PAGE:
GOTV. Anybody who works in or around politics can tell you that’s shorthand for “get out the vote.” Campaigns, candidates and political parties talk about their GOTV efforts all the time. It sounds high-minded, but what they don’t tell you is that the political parties don’t want everyone to vote. They don’t even pretend they do.
The goal of partisan get-out-the-vote efforts is to identify people who support a party or a candidate or a point of view and make sure those people get to the polls and cast a ballot that will help that side win.
Often, there are less visible, parallel efforts to suppress the vote of people who disagree with that party or candidate. (For example, Democrats in Indiana have long insisted that voter ID requirements are designed to reduce the minority vote, which generally goes in their favor. Republicans often complain about intimidation at polling places.)
For the partisans, it’s about winning, not participation. (The opposite of Little League.)
By contrast, Bill Moreau wants everyone who is eligible to get out and vote. The Indianapolis attorney is behind a large-scale effort to increase the number of Indiana voters in the 2020 election. It’s already underway.
“Involved citizenship starts with registering and then voting,” Moreau said.
He is retiring from the law firm of Barnes & Thornburg at the end of the year to take on a project he calls “The Indiana Citizen,” a not-for-profit, nonpartisan effort to increase voter turnout.
Moreau has a background in Democratic politics. He worked for both Sen. Birch Bayh and Gov. Evan Bayh, but insists his motives are pure. He says he is entering a “post-partisan” phase of life. His board members include noted GOP contributor Bob Grand and Trevor Foughty, who managed Todd Young’s successful GOP campaign for U.S. Senate in 2016. Moreau has already received sizable donations from Republicans and Democrats.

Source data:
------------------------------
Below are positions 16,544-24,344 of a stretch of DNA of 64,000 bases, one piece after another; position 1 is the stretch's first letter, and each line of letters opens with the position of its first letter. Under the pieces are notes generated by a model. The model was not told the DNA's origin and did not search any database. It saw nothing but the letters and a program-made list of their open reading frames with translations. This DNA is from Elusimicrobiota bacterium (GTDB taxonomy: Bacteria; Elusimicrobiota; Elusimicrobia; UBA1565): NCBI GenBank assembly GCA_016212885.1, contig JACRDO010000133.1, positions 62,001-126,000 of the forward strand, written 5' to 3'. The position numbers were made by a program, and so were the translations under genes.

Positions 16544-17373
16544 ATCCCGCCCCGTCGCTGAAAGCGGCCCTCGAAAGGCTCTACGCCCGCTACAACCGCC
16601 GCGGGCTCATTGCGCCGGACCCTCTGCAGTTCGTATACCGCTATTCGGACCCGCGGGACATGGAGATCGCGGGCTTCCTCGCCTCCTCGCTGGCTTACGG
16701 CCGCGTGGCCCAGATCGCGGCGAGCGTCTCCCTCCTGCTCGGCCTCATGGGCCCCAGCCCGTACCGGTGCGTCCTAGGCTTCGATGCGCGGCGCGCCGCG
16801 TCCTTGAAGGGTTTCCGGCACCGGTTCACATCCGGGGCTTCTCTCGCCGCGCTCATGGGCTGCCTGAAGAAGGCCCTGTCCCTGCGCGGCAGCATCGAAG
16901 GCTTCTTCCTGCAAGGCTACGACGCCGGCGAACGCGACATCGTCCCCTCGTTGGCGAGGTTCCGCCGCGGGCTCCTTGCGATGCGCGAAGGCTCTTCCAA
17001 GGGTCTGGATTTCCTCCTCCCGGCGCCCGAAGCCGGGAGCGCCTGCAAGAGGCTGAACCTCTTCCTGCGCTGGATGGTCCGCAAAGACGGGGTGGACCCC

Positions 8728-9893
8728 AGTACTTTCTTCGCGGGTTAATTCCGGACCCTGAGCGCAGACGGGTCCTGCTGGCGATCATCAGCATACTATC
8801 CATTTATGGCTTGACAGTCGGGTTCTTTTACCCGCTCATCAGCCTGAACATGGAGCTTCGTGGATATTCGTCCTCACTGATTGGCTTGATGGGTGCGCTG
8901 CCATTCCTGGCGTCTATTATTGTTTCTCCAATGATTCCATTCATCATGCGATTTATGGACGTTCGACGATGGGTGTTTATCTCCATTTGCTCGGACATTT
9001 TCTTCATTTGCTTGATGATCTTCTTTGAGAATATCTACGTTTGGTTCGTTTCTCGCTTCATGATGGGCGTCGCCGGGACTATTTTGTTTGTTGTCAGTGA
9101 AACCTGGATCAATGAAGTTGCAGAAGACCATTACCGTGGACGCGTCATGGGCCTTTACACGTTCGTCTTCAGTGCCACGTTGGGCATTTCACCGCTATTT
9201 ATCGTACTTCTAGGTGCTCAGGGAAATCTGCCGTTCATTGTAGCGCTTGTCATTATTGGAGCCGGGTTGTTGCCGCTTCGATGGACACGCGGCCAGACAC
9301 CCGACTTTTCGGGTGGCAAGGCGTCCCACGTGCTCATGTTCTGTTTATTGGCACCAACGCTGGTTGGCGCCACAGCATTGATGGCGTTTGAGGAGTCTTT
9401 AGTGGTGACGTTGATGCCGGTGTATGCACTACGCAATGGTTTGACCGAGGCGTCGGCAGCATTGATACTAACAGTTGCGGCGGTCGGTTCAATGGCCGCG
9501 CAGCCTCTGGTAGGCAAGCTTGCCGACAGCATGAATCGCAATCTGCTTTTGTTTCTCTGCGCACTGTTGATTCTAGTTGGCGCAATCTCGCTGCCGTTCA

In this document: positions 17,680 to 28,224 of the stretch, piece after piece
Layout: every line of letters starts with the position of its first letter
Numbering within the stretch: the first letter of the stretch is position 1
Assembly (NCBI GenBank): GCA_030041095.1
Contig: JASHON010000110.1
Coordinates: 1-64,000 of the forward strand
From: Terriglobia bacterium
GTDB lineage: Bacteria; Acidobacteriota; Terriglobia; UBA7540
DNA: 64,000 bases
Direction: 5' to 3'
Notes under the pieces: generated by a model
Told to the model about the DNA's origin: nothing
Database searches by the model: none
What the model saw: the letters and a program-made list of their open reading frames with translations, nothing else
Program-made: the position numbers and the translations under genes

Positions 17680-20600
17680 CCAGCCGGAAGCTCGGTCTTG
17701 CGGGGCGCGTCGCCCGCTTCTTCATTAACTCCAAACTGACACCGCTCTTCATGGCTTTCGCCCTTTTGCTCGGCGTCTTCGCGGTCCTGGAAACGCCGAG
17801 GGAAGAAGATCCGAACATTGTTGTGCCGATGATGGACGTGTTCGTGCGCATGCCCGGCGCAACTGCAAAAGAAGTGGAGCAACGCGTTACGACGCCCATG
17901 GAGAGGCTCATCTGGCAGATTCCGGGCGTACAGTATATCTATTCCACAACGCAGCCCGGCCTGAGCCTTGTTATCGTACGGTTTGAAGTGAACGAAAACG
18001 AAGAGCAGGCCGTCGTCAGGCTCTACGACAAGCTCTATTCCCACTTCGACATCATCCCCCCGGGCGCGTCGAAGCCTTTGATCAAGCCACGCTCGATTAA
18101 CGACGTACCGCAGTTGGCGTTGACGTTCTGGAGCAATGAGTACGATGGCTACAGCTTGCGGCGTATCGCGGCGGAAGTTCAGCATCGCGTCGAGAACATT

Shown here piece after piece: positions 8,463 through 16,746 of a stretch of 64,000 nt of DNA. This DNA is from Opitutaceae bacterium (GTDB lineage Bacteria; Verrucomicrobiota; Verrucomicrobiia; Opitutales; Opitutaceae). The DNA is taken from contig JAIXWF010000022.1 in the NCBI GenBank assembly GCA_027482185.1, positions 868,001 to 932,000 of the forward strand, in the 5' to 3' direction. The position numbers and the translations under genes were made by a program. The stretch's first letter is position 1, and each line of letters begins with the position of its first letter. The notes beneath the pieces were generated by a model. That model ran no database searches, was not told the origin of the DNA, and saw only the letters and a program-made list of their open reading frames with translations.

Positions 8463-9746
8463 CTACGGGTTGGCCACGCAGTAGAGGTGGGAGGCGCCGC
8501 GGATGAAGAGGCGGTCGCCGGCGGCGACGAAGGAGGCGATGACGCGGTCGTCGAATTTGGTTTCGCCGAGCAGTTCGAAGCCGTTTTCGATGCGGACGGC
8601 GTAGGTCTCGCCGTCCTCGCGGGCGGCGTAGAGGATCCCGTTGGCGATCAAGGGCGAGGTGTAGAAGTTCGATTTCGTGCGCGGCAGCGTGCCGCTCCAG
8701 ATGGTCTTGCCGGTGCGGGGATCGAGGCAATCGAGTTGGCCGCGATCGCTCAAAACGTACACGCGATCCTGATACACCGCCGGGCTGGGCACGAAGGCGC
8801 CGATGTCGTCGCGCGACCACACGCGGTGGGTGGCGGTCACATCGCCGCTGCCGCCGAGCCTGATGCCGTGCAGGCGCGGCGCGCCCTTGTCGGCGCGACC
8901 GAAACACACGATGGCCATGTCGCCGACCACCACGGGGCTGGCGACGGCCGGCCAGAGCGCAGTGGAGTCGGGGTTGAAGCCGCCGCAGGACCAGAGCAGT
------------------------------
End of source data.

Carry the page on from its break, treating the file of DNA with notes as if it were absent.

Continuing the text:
He’s developed a website at Indianacitizen.org. “Our goal is to load as much public information as we can find about Hoosier officeholders,” he said. “As we get into 2020, we’ll supply information about the candidates who will appear on your ballot.”
You will be able to register and check your registration using tools on the website. You will also be able to locate officeholders who represent you by simply typing in your address.
Moreau also hopes to sponsor public forums and purchase public service announcements in an all-out effort to increase not just voting, but also civic engagement.
“Indiana consistently ranks in the bottom 10 of states for both civic literacy and engagement,“ he said. “This means many Hoosiers aren’t voting and aren’t accessing information about the candidates and issues.”
States with greater participation often have laws that encourage it. For example, Minnesota has same-day registration at the polls. In Indiana, you must register 30 days in advance. Many states have longer voting hours. Indiana sticks to a traditional 6 p.m. closing time.
Moreau has no desire to fight the public policy and partisan battles necessary to change those rules. He simply aims to see how far public education can go to improve the circumstances.
Ultimately, he has just one goal, but it’s a lofty one.
“Our goal is nothing less than to take Indiana from the bottom 10 to the top 10 of states in 2020.”•
Shella hosted WFYI’s “Indiana Week in Review” for 25 years and covered Indiana politics for WISH-TV for more than three decades. Send comments to email@example.com.
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